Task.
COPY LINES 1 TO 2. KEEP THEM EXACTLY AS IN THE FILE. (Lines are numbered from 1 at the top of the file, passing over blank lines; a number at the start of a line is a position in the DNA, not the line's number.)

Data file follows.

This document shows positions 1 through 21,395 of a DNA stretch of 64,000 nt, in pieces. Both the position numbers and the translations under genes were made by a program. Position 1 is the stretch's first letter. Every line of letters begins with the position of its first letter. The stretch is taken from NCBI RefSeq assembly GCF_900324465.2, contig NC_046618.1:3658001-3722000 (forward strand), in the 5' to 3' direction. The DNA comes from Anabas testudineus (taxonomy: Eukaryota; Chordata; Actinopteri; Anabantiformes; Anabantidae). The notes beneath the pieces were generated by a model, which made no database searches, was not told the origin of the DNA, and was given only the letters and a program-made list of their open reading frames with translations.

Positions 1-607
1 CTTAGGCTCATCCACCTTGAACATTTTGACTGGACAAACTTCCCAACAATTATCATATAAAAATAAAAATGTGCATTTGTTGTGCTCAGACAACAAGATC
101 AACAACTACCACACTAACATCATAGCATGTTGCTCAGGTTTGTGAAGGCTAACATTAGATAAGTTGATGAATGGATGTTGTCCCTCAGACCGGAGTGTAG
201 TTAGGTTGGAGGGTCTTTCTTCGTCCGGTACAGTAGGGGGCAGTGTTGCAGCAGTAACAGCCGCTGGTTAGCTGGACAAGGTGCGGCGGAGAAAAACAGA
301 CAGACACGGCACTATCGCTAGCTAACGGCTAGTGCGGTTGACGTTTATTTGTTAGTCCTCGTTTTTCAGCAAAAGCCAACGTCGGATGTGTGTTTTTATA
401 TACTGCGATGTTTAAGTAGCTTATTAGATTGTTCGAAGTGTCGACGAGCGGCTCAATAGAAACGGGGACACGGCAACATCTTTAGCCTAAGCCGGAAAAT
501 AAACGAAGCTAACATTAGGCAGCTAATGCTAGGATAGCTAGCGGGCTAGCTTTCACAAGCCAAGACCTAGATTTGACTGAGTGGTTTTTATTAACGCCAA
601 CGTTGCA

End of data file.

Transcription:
This document shows positions 1 through 21,395 of a DNA stretch of 64,000 nt, in pieces. Both the position numbers and the translations under genes were made by a program. Position 1 is the stretch's first letter. Every line of letters begins with the position of its first letter. The stretch is taken from NCBI RefSeq assembly GCF_900324465.2, contig NC_046618.1:3658001-3722000 (forward strand), in the 5' to 3' direction. The DNA comes from Anabas testudineus (taxonomy: Eukaryota; Chordata; Actinopteri; Anabantiformes; Anabantidae). The notes beneath the pieces were generated by a model, which made no database searches, was not told the origin of the DNA, and was given only the letters and a program-made list of their open reading frames with translations.

Positions 1-607